But on YouTube, a copy of the full video was on the first page of results after searching for a generic shooting-related term. While VICE News was unable to find videos hosted directly on Facebook, there were numerous links to YouTube promising unedited clips of the video.

Facebook failed to respond immediately to requests for comment.

Facebook has previously said it removes 99 percent of terrorist content on its platform automatically, but experts say that artificial intelligence is still a decade away from being proficient in dealing with this type of content.

Crieghton says Facebook’s boasting about statistics is meaningless when you consider the huge amount of terrorist content being shared online.

"This is complete fiction from Facebook. It is the typical Facebook massaging of fact, and frankly I don't believe them. They are not transparent, they are not telling us what they are removing, what the criteria are. It is just so opaque,” Creighton said.

There are several new pieces of legislation moving through the European Parliament designed to punish tech companies for failing to remove terrorist content on their platforms, but with EU elections approaching, it’s unclear if they will be implemented any time soon.

Tarrant leveraged multiple online platforms to plan and promote his attack prior to carrying it out. He posted pictures of the guns used in his attack on his Twitter account Wednesday and posted his manifesto — describing the attack — on his Facebook and Twitter accounts.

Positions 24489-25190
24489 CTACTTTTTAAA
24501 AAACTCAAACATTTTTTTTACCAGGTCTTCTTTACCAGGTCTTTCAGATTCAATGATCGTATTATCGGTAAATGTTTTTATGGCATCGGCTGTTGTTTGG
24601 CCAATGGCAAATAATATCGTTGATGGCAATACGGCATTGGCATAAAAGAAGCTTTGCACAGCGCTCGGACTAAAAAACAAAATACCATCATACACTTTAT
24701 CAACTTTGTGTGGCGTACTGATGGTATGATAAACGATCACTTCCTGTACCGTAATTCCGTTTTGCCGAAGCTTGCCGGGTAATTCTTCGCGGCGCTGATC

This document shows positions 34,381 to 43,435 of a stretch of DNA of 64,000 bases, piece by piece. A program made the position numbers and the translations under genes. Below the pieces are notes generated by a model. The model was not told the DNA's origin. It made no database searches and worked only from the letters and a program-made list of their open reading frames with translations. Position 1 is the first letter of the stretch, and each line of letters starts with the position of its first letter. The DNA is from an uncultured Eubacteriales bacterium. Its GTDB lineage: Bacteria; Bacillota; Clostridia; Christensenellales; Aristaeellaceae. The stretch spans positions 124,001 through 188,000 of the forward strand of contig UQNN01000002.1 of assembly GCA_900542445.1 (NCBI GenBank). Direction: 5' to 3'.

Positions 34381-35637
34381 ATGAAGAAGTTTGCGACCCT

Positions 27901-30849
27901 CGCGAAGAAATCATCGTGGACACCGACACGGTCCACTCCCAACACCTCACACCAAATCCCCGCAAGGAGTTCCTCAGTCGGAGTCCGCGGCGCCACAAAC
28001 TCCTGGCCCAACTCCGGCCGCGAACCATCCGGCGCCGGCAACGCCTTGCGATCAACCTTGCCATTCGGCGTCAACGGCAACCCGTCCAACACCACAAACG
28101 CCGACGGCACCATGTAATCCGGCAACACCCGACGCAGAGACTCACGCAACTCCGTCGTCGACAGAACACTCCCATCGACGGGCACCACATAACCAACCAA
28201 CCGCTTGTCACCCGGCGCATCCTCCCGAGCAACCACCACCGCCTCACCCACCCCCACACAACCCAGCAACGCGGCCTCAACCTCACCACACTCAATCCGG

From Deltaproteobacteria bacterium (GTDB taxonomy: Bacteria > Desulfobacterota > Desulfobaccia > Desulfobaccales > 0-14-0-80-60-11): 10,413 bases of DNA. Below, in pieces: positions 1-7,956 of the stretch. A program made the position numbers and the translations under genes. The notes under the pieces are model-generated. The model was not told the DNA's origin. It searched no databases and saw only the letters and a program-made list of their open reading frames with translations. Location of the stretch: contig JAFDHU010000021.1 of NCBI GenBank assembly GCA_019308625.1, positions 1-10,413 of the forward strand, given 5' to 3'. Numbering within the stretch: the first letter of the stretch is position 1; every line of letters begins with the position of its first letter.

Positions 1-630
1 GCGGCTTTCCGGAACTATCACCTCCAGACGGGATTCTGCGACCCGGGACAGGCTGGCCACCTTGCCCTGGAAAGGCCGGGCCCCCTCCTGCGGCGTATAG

But Ben Nimmo, a senior fellow at the Atlantic Council’s Digital Forensic Research Lab, says that it would have been virtually impossible to read the digital signs ahead of the attack — and Tarrant’s social media posts were designed to be read after he conducted the operation.

"He was thinking he doesn't want to give himself away too much [with his social media posts], but it looks like this was set up so people would read it afterward,” Nimmo told VICE News. “That Twitter account is almost like the footnotes to his operation.”

The manifesto also shows Tarrant was well versed in far-right ideology and online memes. He says he learned everything on the internet: “You will not find the truth anywhere else.”

But many experts warn not to sensationalize the content of Tarrant’s diatribe, saying it was designed to troll media organizations.

“It’s bait for journalists who don’t know how memetic culture and racism are intertwined,” Joan Donovan, director of the Technology and Social Change Research Project at Harvard Kennedy’s Shorenstein Center, told VICE News. “Journalists are left with enough clues to want to decode it, and they shouldn’t. It’s racist garbage that doesn’t point to any significant insights.”

“The motive is clear here: bigoted xenophobic racist religious intolerance,” she said.

Cover image: Members of the public react in front of the Masjd Al Noor Mosque as they fear for their relatives on March 15, 2019 in Christchurch, New Zealand. (Photo by Kai Schwoerer/Getty Images)